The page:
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Is Canada in a recession? Latest monthly GDP numbers show economy hasn’t expanded since May

Canada's economy is showing clear signs of a slowdown, as the total value of all goods and services sold was essentially unchanged in July and August — and likely September, too.

GDP was greater in May than it is now, Statistics Canada says

A worker welds at a Volkswagen owned facility in Quebec.

Canada's economy is showing clear signs of a slowdown, as after shrinking in June, the total value of all goods and services sold was essentially unchanged in July and August — and likely September, too.

Statistics Canada reported Tuesday that the country's gross domestic product was flat in August, as the service sector expanded a little but output from goods-producing industries shrank.

Canada's GDP in August came in at $2.082 trillion during the month. That's barely ahead of just over $2.081 trillion the previous month.

Final numbers for September are not yet available, but early indicators suggest the trend continued into September. That means there's a good chance that Canada's economy has not grown in any meaningful way since May.

The numbers for August were worse than the slight 0.1 per cent uptick that economists were expecting — and worse than the 0.1 per cent uptick that the data agency had forecast in its preliminary estimate.

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"That leaves the third quarter showing no growth and actually a slight contraction according to these monthly GDP numbers, which is well below the Bank of Canada's 0.8 per cent growth projection," said Tiago Figueiredo, an economist with Desjardins.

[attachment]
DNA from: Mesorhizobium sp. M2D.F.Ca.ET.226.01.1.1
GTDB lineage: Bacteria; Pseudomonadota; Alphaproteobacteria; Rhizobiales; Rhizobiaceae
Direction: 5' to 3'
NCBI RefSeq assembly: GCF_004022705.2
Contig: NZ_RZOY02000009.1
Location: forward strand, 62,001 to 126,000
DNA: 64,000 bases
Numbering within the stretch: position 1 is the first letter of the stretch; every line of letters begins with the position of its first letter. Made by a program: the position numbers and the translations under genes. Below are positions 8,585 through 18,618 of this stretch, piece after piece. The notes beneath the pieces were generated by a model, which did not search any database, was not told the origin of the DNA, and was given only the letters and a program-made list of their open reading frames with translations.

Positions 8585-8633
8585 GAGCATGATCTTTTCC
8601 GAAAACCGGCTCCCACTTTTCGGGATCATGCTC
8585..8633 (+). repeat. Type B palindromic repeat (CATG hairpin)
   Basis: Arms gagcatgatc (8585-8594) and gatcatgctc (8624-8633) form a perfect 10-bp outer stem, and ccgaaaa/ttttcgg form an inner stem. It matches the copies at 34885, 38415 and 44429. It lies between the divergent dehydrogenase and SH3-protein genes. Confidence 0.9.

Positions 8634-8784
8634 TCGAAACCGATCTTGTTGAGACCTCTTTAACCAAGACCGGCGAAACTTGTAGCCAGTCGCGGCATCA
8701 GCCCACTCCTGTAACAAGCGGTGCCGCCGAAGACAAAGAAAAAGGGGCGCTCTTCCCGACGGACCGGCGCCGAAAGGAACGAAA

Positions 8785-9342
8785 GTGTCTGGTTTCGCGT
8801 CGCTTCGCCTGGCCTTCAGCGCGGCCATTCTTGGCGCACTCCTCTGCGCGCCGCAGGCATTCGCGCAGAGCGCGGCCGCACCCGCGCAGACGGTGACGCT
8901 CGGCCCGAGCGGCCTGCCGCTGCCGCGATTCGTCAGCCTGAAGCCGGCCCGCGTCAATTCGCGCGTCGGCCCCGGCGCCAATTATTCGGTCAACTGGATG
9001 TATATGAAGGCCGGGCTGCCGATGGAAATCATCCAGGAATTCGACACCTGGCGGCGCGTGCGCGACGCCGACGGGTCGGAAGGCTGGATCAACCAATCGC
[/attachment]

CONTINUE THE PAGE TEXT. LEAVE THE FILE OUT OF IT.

The data agency previously reported that the economy shrank in the April-to-June quarter, so the numbers released Tuesday suggest that Canada's economy hasn't grown for at least two quarters in a row.

"Whether or not the economy is already in recession is less important than the fact that the lagged impacts of monetary policy are likely to materially depress economic activity moving forward," Figueiredo said. "As a result, we expect the economy to more clearly enter a recession in 2024."

Benjamin Reitzes, an economist with Bank of Montreal, called the GDP numbers "one more crystal clear sign that the Bank of Canada should be done hiking," adding that the weak showing will "cause recession chatter to ramp up quickly."

"The soft economic backdrop, which still has downside, will drive inflation down over time … it's just a question of how quickly."

Others, however, say it's too soon to use the dreaded "R" word: recession

"GDP has basically been trending flat for a while, which doesn't really look like a recession to me," said Derek Holt, an economist with Scotiabank.

Impact of wildfires and strikes

He notes that numbers for the summer were weighed down by two factors that are unlikely to continue to have an impact moving forward: wildfires and a slew of strikes.

With most of those in the rearview mirror, the economy is likely to bounce back a little now to catch up from work that was lost in the past.

"Using the monthly GDP figures, we cannot say the economy has entered technical recession. All we can say at best is that it has stalled and is bouncing on bottom," he said.

Credit belongs to : www.cbc.ca

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